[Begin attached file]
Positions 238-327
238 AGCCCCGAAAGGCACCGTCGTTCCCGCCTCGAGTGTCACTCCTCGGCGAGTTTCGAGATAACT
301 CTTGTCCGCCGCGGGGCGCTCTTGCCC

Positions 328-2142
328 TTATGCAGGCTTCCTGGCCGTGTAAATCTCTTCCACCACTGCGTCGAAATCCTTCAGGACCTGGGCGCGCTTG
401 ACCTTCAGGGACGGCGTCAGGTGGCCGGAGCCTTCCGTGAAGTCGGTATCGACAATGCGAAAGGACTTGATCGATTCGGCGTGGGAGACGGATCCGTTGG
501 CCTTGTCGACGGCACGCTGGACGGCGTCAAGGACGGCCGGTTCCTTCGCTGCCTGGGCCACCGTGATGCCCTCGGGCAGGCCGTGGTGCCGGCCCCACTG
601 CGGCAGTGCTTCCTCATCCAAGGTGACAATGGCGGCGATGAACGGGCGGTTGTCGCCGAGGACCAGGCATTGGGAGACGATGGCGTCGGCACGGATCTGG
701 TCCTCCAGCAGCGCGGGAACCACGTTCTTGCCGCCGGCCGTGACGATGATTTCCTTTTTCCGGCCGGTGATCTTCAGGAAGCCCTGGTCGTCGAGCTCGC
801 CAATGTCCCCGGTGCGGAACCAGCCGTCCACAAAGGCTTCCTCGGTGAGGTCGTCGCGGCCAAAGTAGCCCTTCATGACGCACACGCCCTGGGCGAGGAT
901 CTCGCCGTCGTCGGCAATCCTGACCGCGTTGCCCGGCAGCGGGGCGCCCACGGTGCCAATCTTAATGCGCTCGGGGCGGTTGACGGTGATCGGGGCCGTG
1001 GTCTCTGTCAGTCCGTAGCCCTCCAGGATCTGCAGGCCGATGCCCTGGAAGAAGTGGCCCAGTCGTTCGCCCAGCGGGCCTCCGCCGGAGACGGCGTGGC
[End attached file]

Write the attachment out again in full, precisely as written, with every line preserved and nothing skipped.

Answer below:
Positions 238-327
238 AGCCCCGAAAGGCACCGTCGTTCCCGCCTCGAGTGTCACTCCTCGGCGAGTTTCGAGATAACT
301 CTTGTCCGCCGCGGGGCGCTCTTGCCC

Positions 328-2142
328 TTATGCAGGCTTCCTGGCCGTGTAAATCTCTTCCACCACTGCGTCGAAATCCTTCAGGACCTGGGCGCGCTTG
401 ACCTTCAGGGACGGCGTCAGGTGGCCGGAGCCTTCCGTGAAGTCGGTATCGACAATGCGAAAGGACTTGATCGATTCGGCGTGGGAGACGGATCCGTTGG
501 CCTTGTCGACGGCACGCTGGACGGCGTCAAGGACGGCCGGTTCCTTCGCTGCCTGGGCCACCGTGATGCCCTCGGGCAGGCCGTGGTGCCGGCCCCACTG
601 CGGCAGTGCTTCCTCATCCAAGGTGACAATGGCGGCGATGAACGGGCGGTTGTCGCCGAGGACCAGGCATTGGGAGACGATGGCGTCGGCACGGATCTGG
701 TCCTCCAGCAGCGCGGGAACCACGTTCTTGCCGCCGGCCGTGACGATGATTTCCTTTTTCCGGCCGGTGATCTTCAGGAAGCCCTGGTCGTCGAGCTCGC
801 CAATGTCCCCGGTGCGGAACCAGCCGTCCACAAAGGCTTCCTCGGTGAGGTCGTCGCGGCCAAAGTAGCCCTTCATGACGCACACGCCCTGGGCGAGGAT
901 CTCGCCGTCGTCGGCAATCCTGACCGCGTTGCCCGGCAGCGGGGCGCCCACGGTGCCAATCTTAATGCGCTCGGGGCGGTTGACGGTGATCGGGGCCGTG
1001 GTCTCTGTCAGTCCGTAGCCCTCCAGGATCTGCAGGCCGATGCCCTGGAAGAAGTGGCCCAGTCGTTCGCCCAGCGGGCCTCCGCCGGAGACGGCGTGGC